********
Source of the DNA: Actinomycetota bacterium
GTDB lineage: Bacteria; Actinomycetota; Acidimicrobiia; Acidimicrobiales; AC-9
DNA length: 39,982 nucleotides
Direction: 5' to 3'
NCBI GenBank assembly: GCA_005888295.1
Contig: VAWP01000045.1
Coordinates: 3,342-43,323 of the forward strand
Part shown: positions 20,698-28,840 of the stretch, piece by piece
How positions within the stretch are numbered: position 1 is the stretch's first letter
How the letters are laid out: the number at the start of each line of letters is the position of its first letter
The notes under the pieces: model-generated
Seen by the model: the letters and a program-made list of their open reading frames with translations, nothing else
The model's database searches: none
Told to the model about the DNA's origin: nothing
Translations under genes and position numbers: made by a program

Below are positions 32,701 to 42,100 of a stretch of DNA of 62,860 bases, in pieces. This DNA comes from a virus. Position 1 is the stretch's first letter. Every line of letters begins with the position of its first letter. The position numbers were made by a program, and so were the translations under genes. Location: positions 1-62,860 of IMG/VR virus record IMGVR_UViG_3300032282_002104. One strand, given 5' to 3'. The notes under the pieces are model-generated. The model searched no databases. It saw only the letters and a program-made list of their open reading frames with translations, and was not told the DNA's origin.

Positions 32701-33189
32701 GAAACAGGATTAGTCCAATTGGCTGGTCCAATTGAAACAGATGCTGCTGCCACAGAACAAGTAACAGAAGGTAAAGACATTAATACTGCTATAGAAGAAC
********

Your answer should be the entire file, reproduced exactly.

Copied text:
Source of the DNA: Actinomycetota bacterium
GTDB lineage: Bacteria; Actinomycetota; Acidimicrobiia; Acidimicrobiales; AC-9
DNA length: 39,982 nucleotides
Direction: 5' to 3'
NCBI GenBank assembly: GCA_005888295.1
Contig: VAWP01000045.1
Coordinates: 3,342-43,323 of the forward strand
Part shown: positions 20,698-28,840 of the stretch, piece by piece
How positions within the stretch are numbered: position 1 is the stretch's first letter
How the letters are laid out: the number at the start of each line of letters is the position of its first letter
The notes under the pieces: model-generated
Seen by the model: the letters and a program-made list of their open reading frames with translations, nothing else
The model's database searches: none
Told to the model about the DNA's origin: nothing
Translations under genes and position numbers: made by a program

Below are positions 32,701 to 42,100 of a stretch of DNA of 62,860 bases, in pieces. This DNA comes from a virus. Position 1 is the stretch's first letter. Every line of letters begins with the position of its first letter. The position numbers were made by a program, and so were the translations under genes. Location: positions 1-62,860 of IMG/VR virus record IMGVR_UViG_3300032282_002104. One strand, given 5' to 3'. The notes under the pieces are model-generated. The model searched no databases. It saw only the letters and a program-made list of their open reading frames with translations, and was not told the DNA's origin.

Positions 32701-33189
32701 GAAACAGGATTAGTCCAATTGGCTGGTCCAATTGAAACAGATGCTGCTGCCACAGAACAAGTAACAGAAGGTAAAGACATTAATACTGCTATAGAAGAAC